The Beat Goes On: The Rosalie Trombley & Tim Trombley Legacy
Written by: Sherrilynn Colley

Rosalie Trombley has been referred to as “the number one Music Director in the United States”,” The Hitmaker,” “The Girl with the Golden Ear” and “An unsung treasure of Canada”. The Juno’s called her “one of the most influential persons in radio history.”

Her ability to select songs that would become major hits was legendary. There is even a Rosalie Trombley Award for females who make their mark in broadcasting. It is given out at Canadian Music Week and honors this renowned Music Director and her work at the Windsor-Detroit Top 40 powerhouse CKLW (“The Big 8”) from 1968-84

Trombley started out as a switchboard operator and receptionist and worked in the music library until 1968 when she became the music director. Her role was to find out what listeners liked and her choices of songs could often influence its success.

CKLW was a Windsor Ontario based station but it covered Michigan, Ohio, Pennsylvania, Indiana, Illinois as well as Southwestern Ontario. Cleveland and Toledo with a 50,000-watt signal. The strategy to program for the Detroit and US market resulted in it being one of the largest audiences in North America.

Trombley helped many artists including Elton John, Kiss, The Guess Who, Earth Wind and Fire, Paul Anka, Gordon Lightfoot, Bob Seger…. CKLW was the first to play the Guess Who’s “These Eyes,” and other picks by Rosalie “Everybody Plays the Fool” “Taking Care of Business, ‘if you Could Read My Mind, all became hits. She even persuaded Elton John to release “Bennie and the Jets” as a single, predicting it would be a cross-over hit, appealing to black and white listeners. Seger’s 1973 song “Rosalie” (“She’s got the tower, she’s got the power) was written about her and was also recorded by Thin Lizzy and The Sheepdogs. Alice Cooper credited Trombley’s influence on his success stating “we owe her everything”.

Trombley was awarded a Lifetime Achievement Award at the first annual Motor City Music Awards, in Detroit in 1992. She was inducted into the Canadian Music Week Broadcaster’s Hall of Fame and the Motor City (Detroit) Rock and Roll Hall of Fame. Rosalie received an honorary diploma from St. Clair College in Windsor and a music theatre performance scholarship was given in her name.

The first woman to receive the ‘Walt Grealis Special Achievement Award’ at the 2016 Juno Awards was Trombley Burton Cummings — who credits her with kickstarting his entire career — introduced the video in person. Bob Seger paid tribute to her in the video they played at the Junos. “I just wanna tell the world how much she meant to me, and how good she was for my career,” said Seger “I owe her a lot, and I think she sure earned it.”

In 1979 she was honored by an invitation to attend the White House Dinner for the Black Music Association and she had the opportunity to meet President Jimmy Carter. In 2005, she was awarded the Radio Trailblazer Award – mentoring and inspiring Canadian women in radio. This award was named the Rosalie Award after the first recipient which was Rosalie Trombley.

After leaving the CKLW she worked at WLTI-FM in Detroit and later CKEY in Toronto. She is now retired and living at SunParlour Home near her family in Windsor and will be 80 in September. I had the opportunity to interview Tim Trombley the son of Rosalie and the continuation of the Trombley’s “Legacy.” Tim Trombley added some insight about his mother before we began to discuss his own role in the music industry. He said that his mom despite her high profile position in the music industry “never lost sight of the fact that she was a mom.” Tim also said that her favourite artists were Bob Seger and Marvin Gaye and that she had an affinity for black music and cross over artists.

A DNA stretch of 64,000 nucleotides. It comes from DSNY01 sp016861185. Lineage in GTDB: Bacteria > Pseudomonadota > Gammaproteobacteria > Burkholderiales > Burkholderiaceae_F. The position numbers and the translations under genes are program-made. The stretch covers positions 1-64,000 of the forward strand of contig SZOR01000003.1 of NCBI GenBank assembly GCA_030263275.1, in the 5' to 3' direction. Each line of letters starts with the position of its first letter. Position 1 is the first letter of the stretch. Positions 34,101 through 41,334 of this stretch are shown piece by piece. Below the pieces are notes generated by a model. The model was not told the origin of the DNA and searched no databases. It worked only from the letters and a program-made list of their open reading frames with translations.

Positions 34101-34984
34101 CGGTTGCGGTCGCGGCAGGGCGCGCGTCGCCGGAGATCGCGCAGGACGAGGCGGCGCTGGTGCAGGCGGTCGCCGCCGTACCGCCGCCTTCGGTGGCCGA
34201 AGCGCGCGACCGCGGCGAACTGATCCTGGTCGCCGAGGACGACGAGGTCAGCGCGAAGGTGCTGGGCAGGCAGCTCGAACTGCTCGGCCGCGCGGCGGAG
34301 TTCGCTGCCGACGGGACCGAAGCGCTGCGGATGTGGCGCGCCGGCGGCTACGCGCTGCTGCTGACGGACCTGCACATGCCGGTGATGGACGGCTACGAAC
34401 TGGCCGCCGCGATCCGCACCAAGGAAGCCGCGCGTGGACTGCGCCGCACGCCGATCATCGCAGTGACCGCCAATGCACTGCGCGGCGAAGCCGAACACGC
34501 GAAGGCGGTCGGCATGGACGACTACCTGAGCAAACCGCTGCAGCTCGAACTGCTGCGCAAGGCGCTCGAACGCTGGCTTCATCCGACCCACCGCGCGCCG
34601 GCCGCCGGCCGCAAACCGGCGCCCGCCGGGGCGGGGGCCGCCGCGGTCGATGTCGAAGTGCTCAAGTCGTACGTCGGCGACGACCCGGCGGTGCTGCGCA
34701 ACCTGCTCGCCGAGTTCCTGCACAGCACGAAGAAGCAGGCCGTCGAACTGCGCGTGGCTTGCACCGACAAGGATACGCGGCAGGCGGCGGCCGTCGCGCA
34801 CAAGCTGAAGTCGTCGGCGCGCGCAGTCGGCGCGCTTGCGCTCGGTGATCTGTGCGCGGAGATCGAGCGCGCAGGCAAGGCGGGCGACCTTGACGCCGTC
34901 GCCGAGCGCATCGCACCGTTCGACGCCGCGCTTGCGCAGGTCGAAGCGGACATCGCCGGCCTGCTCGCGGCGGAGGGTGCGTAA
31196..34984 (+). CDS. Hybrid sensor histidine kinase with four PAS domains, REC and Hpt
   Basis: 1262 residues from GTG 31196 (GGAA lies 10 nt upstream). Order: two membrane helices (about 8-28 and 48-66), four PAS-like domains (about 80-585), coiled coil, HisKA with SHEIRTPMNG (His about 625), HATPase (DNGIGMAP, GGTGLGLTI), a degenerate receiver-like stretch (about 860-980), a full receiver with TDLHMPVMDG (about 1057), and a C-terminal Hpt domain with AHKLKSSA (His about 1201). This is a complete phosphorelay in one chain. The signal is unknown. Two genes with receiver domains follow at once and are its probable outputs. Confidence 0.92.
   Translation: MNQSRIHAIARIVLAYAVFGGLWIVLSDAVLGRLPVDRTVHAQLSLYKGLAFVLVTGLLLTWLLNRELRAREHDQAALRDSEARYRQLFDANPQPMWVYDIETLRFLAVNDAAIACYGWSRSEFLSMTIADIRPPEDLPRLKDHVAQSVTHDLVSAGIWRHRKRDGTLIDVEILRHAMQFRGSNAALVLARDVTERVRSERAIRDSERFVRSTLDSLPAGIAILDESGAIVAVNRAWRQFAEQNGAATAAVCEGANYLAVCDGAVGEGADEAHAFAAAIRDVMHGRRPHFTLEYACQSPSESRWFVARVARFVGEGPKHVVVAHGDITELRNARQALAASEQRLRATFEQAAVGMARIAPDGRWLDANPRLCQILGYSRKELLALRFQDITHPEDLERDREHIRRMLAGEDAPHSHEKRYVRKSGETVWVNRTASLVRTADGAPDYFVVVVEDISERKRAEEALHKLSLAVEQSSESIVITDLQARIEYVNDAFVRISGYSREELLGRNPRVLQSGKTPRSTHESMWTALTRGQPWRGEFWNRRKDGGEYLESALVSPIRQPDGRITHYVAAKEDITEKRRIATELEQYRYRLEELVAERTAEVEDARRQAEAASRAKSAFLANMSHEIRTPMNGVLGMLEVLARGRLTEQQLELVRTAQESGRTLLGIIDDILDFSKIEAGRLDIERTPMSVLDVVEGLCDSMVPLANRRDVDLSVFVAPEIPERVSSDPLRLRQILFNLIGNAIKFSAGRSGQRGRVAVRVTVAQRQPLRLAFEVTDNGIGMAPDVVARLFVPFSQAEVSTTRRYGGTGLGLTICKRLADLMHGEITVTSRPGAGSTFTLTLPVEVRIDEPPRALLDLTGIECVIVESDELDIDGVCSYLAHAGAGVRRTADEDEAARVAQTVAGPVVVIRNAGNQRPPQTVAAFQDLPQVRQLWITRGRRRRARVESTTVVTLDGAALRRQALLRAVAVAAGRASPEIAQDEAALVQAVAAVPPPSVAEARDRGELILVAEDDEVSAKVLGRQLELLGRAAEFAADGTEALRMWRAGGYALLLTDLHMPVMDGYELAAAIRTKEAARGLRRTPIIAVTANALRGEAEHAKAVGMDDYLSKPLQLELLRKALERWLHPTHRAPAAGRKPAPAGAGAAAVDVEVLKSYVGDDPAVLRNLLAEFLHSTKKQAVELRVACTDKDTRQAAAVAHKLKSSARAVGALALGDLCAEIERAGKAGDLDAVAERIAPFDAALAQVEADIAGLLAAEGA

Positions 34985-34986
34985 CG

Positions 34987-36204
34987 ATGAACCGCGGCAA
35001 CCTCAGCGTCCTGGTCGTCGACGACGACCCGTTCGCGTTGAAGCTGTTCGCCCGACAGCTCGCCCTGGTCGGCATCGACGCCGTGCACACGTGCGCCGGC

My brothers and sisters were most proud of her success and determination as the music industry was a “man’s world” and she served as a “a role model for a lot of women coming into the business.” She also took on a consultant role for labels and they would often pass music through her, as her instincts were legendary. “She didn’t just use her innate ability or instincts to find the hits she also used the science behind it and took meetings Tuesdays and Thursdays for promotion and branding and to determine what were the trends and what people wanted to hear.” She was very honest with artists and would even give them advice about their songs, she truly had an innate gift for music.

Tim Trombley – The Legacy Continues

Tim Trombley is currently the Entertainment Director at Caesars Windsor. When he worked at the Big 8 during high school and college, he had the chance to see the power and influence music executives have. “We had a lot of success but none of this career would have been possible if I had not grown up at the Big 8 and worked there from 1977-1981.”

Trombley recalls; “I thought I would pursue being an announcer but was asked to go to Toronto to apply for a position as a personal assistant for Bob Ezrin, a Canadian Record Producer and keyboardist who is now in Detroit doing some work with Alice Cooper.” Here, Trombley had the chance to work with top artists: Lou Reed, Alice Cooper, Kiss, Pink Floyd, Deep Purple, Peter Gabriel and Phish, for almost 2 years. “I learned how records were made and how not to make records and that apprenticeship set me up for my A&R career. It also gave me a lasting friendship, Ezrin and I have worked together for over 50 years.”

Trombley also worked for Bernie Solomon at Dallcorte one of the biggest entertainment lawyers in Canada (Aquarius and True North) “Bernie was a character,” Trombley reveals, “he was great to work with and he started a small Indie record label, and made me the head of promotion, A&R, and marketing liaison with RCA – our distributor.”